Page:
ASK RIDE… How will I know when to replace my cassette?

Hey guys, I am just wondering about SRAM cassettes. My SRAM Red gruppo now has a tendency to skip gears a bit, even when the rear mech is tuned. How can I tell if I need to replace the cassette?

Trevor Raven


HI Trevor,

Thanks for the question.

If the frame, hanger and rear mech (derailleur) are correctly aligned and tuned for proper indexing, and the cassette & hub interface are tight, then I would consider the condition & age of the chain and cassette. It’s much easier to evaluate condition first, so be sure you haven’t any corroded/bent/frozen links in the chain and of course that there is nothing damaged or obstructive in the cassette. Age may be the culprit. The OG1090 cassette has great wear life due to its steel cog design and all 10 positions are machined using hardened steel. Maintaining the cassette with regular cleaning and replacing the chain prior to overuse and severe wear (stretching), the Red cassette should serve the recreational cyclist for a couple of years. If, however, one continues to use a chain in adverse weather beyond its service interval (approx 1500km) or fair/dry conditions life interval (approx 3000km), then such a chain can begin to prematurely wear the cog teeth. Such wear will go largely unnoticed if the same worn chain remains in place.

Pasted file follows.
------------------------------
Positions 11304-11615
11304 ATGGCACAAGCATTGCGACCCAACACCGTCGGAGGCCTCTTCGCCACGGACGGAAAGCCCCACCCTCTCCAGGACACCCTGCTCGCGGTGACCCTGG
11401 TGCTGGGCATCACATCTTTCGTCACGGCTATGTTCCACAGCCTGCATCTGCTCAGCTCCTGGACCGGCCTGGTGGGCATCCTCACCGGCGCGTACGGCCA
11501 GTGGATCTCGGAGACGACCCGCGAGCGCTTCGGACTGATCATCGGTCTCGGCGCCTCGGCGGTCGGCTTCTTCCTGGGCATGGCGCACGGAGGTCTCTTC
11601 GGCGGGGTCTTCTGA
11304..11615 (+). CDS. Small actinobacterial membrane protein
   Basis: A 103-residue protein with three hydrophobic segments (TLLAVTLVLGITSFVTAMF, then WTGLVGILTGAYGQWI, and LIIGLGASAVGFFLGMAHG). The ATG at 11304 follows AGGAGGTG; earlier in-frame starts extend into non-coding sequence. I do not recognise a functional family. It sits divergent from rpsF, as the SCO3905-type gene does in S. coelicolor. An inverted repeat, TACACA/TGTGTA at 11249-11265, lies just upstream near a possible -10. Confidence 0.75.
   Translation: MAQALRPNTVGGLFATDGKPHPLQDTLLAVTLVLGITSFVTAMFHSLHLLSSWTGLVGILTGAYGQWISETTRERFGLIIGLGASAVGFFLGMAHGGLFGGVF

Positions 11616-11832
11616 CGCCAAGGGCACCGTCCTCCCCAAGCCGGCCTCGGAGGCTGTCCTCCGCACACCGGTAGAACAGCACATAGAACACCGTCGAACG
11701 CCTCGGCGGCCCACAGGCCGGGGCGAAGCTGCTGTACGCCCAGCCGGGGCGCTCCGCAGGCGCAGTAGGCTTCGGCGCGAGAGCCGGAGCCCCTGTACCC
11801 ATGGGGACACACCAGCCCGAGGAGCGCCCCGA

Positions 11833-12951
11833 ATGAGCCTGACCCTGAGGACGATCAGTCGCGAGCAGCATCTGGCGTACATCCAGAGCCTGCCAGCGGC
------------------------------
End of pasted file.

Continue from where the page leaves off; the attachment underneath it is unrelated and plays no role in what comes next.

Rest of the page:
Lubricant can be added to minimise any worn chain noise and the rider will likely not sense a small degrade in shifting performance. However, once a new chain is installed, that chain’s fresh rollers and tighter pin-to-pin length/tolerance may no longer fit the now aged cog tips and valleys. With enough rider power input this new chain can literally dislodge and skip.

Keep your drivetrain clean for best results and longevity. Replacing the chain before it becomes to worn will increase the life of your other parts.

Keep your drivetrain clean for best results and longevity. Replacing the chain before it becomes too worn will increase the life of your other parts.

If skipping were to occur outside of any of these diagnosis, I would recommend inspection by a qualified SRAM dealer or technical representative.

Regards Rob Eva

Rob began his cycling career in the MTB discipline in the mid 80’s. He worked his way to become a professional rider and won a number of Australian titles along the way. He has been working in the Bicycle industry for over 20 years and now finds himself at SRAM as a member of a very dynamic team. He started at SRAM as part of the product development team and has since become the market manager for SRAM Corporation, for brands including SRAM, Rock Shox, Avid and Truvativ in Australia, New Zealand and South Africa.

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